Our oldest daughter graduated from college in May and will start her career in October. For the past two years I’ve been paying for her to see a therapist weekly, which costs $750 a month. She found a therapist in her new city that isn’t on our insurance plan. When we asked her to switch to someone in-network, she complained about “having to start over with a stranger” and wasn’t able to get the therapist to give her a sliding-scale rate.
Our daughter says she hasn’t had anything traumatic happen to her but sees her therapist about feeling stressed and anxious. In seventh grade, she went to a therapist for about a year and a half for “disordered eating.” She generally doesn’t seem very happy when we see her, and while she’s kind enough to us parents, she treats her younger sister horribly. But she’s quick to laugh with friends and around other adults. At this point I’m not sure what coping strategies she’s learned from therapy. She never mentions an end in sight, and frankly I’m tired of paying for it. I only work part-time. How do we tell her that we’re not footing the bill anymore when her job starts providing her health insurance? In a way I worry that we haven’t prepared her enough for the “real world,” even though she’s been working since she was 16 to buy things she’s wanted. My husband insisted that both kids not have any college debt, so we’ve done a lot for her over the past four years.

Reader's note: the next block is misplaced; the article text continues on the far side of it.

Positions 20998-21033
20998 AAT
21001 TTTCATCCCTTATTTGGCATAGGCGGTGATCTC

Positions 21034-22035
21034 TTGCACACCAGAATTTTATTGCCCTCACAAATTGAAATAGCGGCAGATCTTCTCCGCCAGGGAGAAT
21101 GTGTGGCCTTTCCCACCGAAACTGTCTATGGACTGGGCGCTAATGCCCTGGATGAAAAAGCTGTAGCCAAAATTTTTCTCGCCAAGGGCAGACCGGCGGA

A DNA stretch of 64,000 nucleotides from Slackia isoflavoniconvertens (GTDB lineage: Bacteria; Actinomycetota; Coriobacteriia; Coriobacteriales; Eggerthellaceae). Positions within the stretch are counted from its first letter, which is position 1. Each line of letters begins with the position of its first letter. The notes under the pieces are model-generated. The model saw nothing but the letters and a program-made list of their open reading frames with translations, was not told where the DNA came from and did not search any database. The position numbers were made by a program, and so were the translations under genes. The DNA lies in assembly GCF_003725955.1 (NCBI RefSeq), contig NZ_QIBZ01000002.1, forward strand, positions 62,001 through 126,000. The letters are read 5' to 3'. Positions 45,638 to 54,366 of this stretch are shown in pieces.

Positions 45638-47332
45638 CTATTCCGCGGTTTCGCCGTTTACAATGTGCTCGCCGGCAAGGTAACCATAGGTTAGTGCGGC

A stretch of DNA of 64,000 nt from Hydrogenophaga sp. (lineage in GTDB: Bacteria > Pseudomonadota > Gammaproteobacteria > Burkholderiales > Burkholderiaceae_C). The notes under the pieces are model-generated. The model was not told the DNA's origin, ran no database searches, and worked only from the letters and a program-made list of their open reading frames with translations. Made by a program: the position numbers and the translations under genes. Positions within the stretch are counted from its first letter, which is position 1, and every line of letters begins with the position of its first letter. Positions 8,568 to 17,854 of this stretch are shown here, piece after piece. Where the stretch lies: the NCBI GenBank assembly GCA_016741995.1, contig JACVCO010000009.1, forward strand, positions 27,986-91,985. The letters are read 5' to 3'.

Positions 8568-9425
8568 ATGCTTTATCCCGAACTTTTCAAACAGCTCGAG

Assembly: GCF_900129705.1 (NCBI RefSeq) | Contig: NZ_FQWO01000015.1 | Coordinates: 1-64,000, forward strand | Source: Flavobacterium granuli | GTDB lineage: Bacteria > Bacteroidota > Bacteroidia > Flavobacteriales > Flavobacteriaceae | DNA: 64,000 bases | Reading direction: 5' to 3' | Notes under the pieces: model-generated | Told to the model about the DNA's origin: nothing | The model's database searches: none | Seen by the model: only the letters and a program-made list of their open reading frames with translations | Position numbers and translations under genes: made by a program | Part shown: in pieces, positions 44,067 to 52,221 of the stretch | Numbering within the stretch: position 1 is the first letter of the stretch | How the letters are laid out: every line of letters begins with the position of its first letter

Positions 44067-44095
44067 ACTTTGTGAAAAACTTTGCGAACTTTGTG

—Are We Coddling Our Daughter?